Happy Father’s Day. Part III.

The other day, my husband said to me- “Why do you keep looking for more? Why aren’t the answers you have enough?”

I guess that might seem insensitive to some, but I get it.

I do.

My husband grew up with a dad who divorced his mom at a young age. His dad paid child support and they had every other weekend together.

He wasn’t much of a dad. And he was a blood relative.

My dad, now my husband’s father-in-law, has been more of a dad to my husband than his own “dad” ever was.

With my husband growing up with a blood father that treated him like a bill to pay, it seems natural that he wouldn’t understand why I can’t accept the news of being donor conceived and move on. After all, I have such a wonderful dad that is not “blood”. I’m sure this brings out feelings of envy and sadness for him in regards to his own parent.

We are on two ends of the spectrum. He sees blood as meaning nothing. I’ve grown up seeing it as everything.

Now I’m questioning what blood even means.

I continued my research after finding K. Muhlbauer. Thanks to a Facebook group I’m now a part of, I found a resource I didn’t have previously.

There are multiple groups on Facebook for people like me. We call ourselves “donor conceived”, or “DC” for short. In one of the groups yesterday, a fellow DC asked how many siblings each of us has. Most group members said “5 siblings” or “15” or “26”.

…yes, you’re reading those numbers right.

I even found someone that has a son with 185 half siblings.


But anyway, while reading responses, I discover a new resource for identifying information: beenverified.com.

I’d never heard of beenverified.com. But I checked it out.

I had a few names to look for thanks to my DNA match on Ancestry, speaking to Joyce, and my detective work.

I decided I needed more information on T. Muhlbauer. So I looked him up on beenverifed.com.

Only a city and his age. No relatives listed. But look what listing popped up below him.

It was T. Muhlbauer Jr. He was listed in the obituary as the oldest T. Muhlbauer’s son, along with K. Muhlbauer.

Well look at that first name under the relatives list. M. K. Muhlbauer.

I had the biggest light bulb moment.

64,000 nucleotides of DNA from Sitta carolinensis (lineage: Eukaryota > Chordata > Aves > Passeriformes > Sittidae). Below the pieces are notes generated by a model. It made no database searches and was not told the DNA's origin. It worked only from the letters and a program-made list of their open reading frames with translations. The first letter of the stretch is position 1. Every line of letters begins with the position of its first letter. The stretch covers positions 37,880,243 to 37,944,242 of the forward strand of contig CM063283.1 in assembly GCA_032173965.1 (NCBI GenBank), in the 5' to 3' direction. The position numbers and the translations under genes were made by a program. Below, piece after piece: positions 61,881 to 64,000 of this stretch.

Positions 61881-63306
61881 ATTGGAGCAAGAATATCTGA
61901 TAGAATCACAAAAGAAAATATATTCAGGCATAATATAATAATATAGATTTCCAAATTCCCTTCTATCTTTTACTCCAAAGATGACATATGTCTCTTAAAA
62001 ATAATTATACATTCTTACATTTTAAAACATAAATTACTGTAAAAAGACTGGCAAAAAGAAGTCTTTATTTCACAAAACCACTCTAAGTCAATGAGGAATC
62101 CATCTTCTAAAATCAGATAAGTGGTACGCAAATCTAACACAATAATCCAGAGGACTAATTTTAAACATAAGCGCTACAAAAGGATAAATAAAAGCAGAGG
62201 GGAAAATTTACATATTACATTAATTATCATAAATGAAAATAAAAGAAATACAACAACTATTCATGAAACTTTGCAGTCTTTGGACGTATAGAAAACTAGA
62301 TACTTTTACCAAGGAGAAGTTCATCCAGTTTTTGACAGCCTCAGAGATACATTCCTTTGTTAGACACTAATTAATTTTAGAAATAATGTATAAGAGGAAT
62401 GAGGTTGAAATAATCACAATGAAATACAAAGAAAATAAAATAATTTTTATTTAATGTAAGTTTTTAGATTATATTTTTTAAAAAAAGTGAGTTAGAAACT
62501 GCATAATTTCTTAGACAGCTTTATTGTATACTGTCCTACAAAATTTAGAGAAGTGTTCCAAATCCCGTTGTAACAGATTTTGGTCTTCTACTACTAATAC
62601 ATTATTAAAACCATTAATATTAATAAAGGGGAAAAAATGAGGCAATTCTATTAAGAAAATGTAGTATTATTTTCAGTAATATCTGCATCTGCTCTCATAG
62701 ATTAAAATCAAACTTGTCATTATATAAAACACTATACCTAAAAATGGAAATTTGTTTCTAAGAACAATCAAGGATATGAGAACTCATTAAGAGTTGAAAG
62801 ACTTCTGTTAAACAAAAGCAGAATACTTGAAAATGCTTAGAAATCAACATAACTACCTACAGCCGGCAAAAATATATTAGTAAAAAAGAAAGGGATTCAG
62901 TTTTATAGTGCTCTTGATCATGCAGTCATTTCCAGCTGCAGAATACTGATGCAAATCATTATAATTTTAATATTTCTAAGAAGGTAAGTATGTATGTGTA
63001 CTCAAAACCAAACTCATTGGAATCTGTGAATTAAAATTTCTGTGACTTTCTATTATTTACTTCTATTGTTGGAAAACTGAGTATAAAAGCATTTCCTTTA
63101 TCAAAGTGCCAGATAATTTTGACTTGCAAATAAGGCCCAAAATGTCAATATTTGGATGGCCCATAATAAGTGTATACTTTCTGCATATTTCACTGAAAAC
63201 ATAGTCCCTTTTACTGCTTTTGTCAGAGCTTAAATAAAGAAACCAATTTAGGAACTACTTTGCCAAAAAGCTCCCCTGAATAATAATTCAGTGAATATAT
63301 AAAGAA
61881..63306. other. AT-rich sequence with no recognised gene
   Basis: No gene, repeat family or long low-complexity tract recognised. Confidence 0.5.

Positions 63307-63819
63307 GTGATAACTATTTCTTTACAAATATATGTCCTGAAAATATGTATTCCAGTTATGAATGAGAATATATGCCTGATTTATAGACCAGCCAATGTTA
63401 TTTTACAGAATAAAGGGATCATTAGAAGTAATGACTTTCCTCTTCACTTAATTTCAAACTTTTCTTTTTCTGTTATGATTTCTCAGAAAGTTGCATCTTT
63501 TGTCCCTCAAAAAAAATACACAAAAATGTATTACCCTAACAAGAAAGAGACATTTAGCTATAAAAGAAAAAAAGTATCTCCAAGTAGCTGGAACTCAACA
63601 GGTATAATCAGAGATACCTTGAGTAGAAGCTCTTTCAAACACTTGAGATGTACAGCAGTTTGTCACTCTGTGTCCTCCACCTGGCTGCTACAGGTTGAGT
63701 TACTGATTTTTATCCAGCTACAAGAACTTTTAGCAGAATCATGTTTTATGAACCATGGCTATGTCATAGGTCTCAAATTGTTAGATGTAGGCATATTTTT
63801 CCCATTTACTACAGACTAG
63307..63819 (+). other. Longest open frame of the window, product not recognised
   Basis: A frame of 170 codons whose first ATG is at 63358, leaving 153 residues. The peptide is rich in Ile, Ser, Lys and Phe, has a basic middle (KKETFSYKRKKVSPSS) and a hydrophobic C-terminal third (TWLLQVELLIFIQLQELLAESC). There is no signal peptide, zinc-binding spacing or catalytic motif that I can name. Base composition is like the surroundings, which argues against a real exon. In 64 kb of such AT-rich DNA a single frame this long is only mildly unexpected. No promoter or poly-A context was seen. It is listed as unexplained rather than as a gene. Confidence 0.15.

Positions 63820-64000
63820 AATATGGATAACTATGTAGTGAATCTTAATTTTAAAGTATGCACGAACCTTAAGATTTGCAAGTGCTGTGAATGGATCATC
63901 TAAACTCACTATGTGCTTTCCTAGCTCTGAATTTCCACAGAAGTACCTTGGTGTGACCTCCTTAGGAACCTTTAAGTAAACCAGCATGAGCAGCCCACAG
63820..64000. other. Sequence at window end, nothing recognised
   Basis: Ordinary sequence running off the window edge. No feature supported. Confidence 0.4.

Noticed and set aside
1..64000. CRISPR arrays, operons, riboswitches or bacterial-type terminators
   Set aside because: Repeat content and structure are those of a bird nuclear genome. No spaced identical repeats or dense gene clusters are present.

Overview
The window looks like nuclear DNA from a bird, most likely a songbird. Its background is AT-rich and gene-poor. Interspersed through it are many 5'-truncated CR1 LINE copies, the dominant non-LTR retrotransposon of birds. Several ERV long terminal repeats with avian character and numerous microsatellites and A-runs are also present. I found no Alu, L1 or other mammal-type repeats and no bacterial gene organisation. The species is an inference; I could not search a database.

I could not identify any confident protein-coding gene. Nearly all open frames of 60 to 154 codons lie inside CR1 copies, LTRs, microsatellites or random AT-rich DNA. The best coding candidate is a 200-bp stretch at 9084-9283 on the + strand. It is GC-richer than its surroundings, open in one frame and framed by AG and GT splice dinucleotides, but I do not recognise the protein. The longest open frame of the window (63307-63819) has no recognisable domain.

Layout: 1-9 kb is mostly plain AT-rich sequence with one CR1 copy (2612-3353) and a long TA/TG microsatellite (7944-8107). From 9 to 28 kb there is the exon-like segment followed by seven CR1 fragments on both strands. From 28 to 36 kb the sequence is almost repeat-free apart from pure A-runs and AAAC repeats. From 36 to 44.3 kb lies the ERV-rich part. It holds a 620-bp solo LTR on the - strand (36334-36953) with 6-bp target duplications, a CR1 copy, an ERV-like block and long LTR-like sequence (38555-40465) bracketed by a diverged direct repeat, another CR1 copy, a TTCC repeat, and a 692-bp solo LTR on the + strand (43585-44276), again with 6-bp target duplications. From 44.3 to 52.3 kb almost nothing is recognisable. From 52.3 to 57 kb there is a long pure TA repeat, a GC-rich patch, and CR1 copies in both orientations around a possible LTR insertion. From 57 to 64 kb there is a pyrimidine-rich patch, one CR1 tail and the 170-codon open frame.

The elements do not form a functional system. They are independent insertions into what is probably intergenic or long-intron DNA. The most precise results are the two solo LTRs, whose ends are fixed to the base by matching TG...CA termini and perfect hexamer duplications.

K. Muhlbauer’s first name is *not* K. IT IS M. He simply goes by his MIDDLE NAME. My mind is reeling.

K. Muhlbauer *is* the M. Muhlbauer I matched with on Ancestry! He used his legal name instead of his preferred name on the website.

That leaves only one person who can be my donor. My biological father: T. Muhlbauer Jr. I identified him on the obituary listing as the only other son of T. Muhlbauer.

Of course, T. Muhlbauer Jr. was the only person I couldn’t find on Facebook.

So here is where I asked my donor conceived group for help.

An admin offered to help me find more detailed information on my biological father. She has a paid subscription to the full background checks offered by beenverified.com and offered to run the check for free.

Very kind of her. By the next day, she messaged me a PDF of the background check. It included a list of 1st degree relatives. T. Muhlbauer Jr. has a wife. Her name is S. Muhlbauer.

My parents are close to his age. And my mom has a Facebook, while my dad doesn’t. What if his wife has a Facebook?

She does.

There she is. *Please please please have pictures with your husband.*

I scroll down a bit further. There he is.

Brown eyes. Yes.


There’s a kid.

Back up.

There’s three. Three kids.



The daughter. She looks like my sister when she was little.

Same eyes, same nose, same cheeks.

But wait.

Look at those ears.

Those are my ears.

Those are the same ears I got made fun of for as a kid.